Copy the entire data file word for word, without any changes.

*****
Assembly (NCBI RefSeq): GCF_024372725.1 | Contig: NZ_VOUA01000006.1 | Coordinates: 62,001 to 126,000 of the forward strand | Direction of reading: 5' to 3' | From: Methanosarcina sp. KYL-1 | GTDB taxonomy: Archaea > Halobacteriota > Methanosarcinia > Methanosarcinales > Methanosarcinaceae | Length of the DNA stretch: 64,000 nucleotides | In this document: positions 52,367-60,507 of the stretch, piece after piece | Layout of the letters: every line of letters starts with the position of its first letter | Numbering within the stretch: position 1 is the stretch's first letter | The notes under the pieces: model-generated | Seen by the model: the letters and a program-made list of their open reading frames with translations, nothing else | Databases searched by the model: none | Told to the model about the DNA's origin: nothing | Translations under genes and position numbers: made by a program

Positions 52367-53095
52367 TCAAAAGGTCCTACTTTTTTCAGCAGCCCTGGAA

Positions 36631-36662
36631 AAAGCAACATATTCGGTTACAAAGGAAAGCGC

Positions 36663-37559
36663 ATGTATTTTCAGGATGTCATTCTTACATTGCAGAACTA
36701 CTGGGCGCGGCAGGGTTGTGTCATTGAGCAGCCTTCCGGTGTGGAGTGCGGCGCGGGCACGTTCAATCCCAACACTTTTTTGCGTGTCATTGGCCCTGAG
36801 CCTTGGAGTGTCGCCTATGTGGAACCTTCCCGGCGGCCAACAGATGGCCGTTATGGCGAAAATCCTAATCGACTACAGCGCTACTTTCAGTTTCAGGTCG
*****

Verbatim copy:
Assembly (NCBI RefSeq): GCF_024372725.1 | Contig: NZ_VOUA01000006.1 | Coordinates: 62,001 to 126,000 of the forward strand | Direction of reading: 5' to 3' | From: Methanosarcina sp. KYL-1 | GTDB taxonomy: Archaea > Halobacteriota > Methanosarcinia > Methanosarcinales > Methanosarcinaceae | Length of the DNA stretch: 64,000 nucleotides | In this document: positions 52,367-60,507 of the stretch, piece after piece | Layout of the letters: every line of letters starts with the position of its first letter | Numbering within the stretch: position 1 is the stretch's first letter | The notes under the pieces: model-generated | Seen by the model: the letters and a program-made list of their open reading frames with translations, nothing else | Databases searched by the model: none | Told to the model about the DNA's origin: nothing | Translations under genes and position numbers: made by a program

Positions 52367-53095
52367 TCAAAAGGTCCTACTTTTTTCAGCAGCCCTGGAA

Positions 36631-36662
36631 AAAGCAACATATTCGGTTACAAAGGAAAGCGC

Positions 36663-37559
36663 ATGTATTTTCAGGATGTCATTCTTACATTGCAGAACTA
36701 CTGGGCGCGGCAGGGTTGTGTCATTGAGCAGCCTTCCGGTGTGGAGTGCGGCGCGGGCACGTTCAATCCCAACACTTTTTTGCGTGTCATTGGCCCTGAG
36801 CCTTGGAGTGTCGCCTATGTGGAACCTTCCCGGCGGCCAACAGATGGCCGTTATGGCGAAAATCCTAATCGACTACAGCGCTACTTTCAGTTTCAGGTCG